2 Women Shot during manhunt By LAPD Received $40,000

2 Women Shot during manhunt By LAPD Received $40,000The Newspaper delivery woman who got shot and wounded by Los Angeles Police Department during the manhunt of ex-officer Christopher Dorner received $40,000 for truck. According to their attorney “they’re not doing well” he said in a news conference to announce a resolution to the loss of their bullet-riddled pickup truck.

The agreement with the women was reached relatively quickly, Trutanich said at a news conference Thursday. The tax-free settlement covering the pickup and other property came quickly after the women’s attorney, Glen Jonas, rejected Los Angeles Police Chief Charlie Beck’s offer of a replacement truck because the women would have had to pay taxes. The deal specified no admission of liability.

LAPD Chief Charlie Beck publicly apologized and promised them a truck to replace their blue Toyota Tacoma but an attorney representing them said this week that the women had yet to receive the vehicle. “We reached an agreement relatively quickly and got through some very, very troubling issues,” said LA city attorney Carmen Trutanich.

Margie Carranza and her 71-year-old mother, Emma Hernandez, were delivering papers around 5 a.m. Feb. 7 when LAPD officers guarding the suburban Torrance home of a Dorner target blasted at least 100 rounds into their Toyota pickup. Hernandez was shot in the back and Carranza had minor injuries.

Attorney Glen Jonas said. “Margie is still very emotionally impacted by what happened. Emma is suffering as far as her injuries are concerned.” Hernandez was shot twice in the back, and Carranza suffered injuries from broken glass, CNN affiliate KTLA reported.

The terms of the agreement reached Thursday includes a non-admission of liability by either party and a full release of the truck to the city that now legally owns it. Attorney’s fees totaling approximately $25,000 are also being waived as part of the settlement.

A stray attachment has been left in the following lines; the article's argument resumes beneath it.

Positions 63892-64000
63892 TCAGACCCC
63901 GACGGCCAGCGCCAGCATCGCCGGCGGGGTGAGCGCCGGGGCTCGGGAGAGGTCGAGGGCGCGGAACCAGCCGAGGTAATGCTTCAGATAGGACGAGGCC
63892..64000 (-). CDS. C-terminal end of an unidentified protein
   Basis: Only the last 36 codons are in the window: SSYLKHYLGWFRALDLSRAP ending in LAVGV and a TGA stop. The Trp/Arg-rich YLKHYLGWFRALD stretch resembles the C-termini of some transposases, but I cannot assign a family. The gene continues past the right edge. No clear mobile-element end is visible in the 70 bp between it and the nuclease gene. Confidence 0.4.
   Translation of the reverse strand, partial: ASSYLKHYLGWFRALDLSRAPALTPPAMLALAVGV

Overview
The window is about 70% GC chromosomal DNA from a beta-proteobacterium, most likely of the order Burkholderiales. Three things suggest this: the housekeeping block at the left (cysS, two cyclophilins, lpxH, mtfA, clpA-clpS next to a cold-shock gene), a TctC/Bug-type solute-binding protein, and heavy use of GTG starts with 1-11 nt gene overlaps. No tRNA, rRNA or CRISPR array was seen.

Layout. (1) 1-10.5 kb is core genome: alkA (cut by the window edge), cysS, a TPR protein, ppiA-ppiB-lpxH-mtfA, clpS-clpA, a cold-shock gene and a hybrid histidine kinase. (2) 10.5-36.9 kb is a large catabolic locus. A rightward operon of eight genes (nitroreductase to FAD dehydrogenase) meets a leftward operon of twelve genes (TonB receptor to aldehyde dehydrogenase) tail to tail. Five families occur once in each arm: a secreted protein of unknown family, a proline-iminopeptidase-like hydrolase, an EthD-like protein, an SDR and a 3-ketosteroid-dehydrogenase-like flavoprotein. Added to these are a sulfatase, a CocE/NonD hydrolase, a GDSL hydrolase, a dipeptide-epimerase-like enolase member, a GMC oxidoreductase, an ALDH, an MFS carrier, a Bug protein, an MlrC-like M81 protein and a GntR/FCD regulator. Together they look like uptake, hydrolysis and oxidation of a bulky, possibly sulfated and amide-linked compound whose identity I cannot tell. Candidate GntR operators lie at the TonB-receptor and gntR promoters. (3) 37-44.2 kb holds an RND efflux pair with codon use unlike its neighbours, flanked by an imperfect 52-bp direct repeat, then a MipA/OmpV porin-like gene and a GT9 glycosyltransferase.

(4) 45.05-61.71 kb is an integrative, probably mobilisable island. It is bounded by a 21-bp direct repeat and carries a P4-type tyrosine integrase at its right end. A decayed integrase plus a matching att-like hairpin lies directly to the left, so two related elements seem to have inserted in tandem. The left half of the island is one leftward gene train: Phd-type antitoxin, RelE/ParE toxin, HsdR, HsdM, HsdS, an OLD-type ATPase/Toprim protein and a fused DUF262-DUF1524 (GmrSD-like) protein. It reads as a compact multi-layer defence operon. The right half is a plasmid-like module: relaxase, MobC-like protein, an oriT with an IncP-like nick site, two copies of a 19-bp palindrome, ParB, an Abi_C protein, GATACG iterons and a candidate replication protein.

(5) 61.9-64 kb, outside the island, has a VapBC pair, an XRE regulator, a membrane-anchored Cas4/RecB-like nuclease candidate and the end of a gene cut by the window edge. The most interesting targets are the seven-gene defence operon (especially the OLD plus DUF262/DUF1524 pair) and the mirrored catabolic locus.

“As you can imagine paying part of a claim would seem to imply liability on the part of the city for making that payment,” he said.

The women were expected to receive the money in two to four days.

“We know the incident occurred, there’s no denying the incident occurred,” said Zine. “The chief of police decided to offer a truck, which is obviously good intention and then the consequences after that.”

The attack on the women’s pickup truck wasn’t the only mistaken police shooting that morning in Torrance. Moments later, nearby local police opened fire on a pickup truck driven by a surfer heading to the beach.

Dorner died February 12 while holed up in a cabin that caught fire when police fired tear gas canisters into it. Days before, he had killed four people and wounded three others as part of a vendetta against his former comrades before apparently taking his own life in the cabin.

Dorner was on the run in a Nissan Titan pickup after being named as the suspect in the murders of a retired LAPD captain’s daughter and her fiance. The former captain had represented Dorner at an LAPD disciplinary hearing that led to his firing. The double-murder investigation led to discovery of a manifesto posted online by Dorner that vowed to wage war on Los Angeles police.

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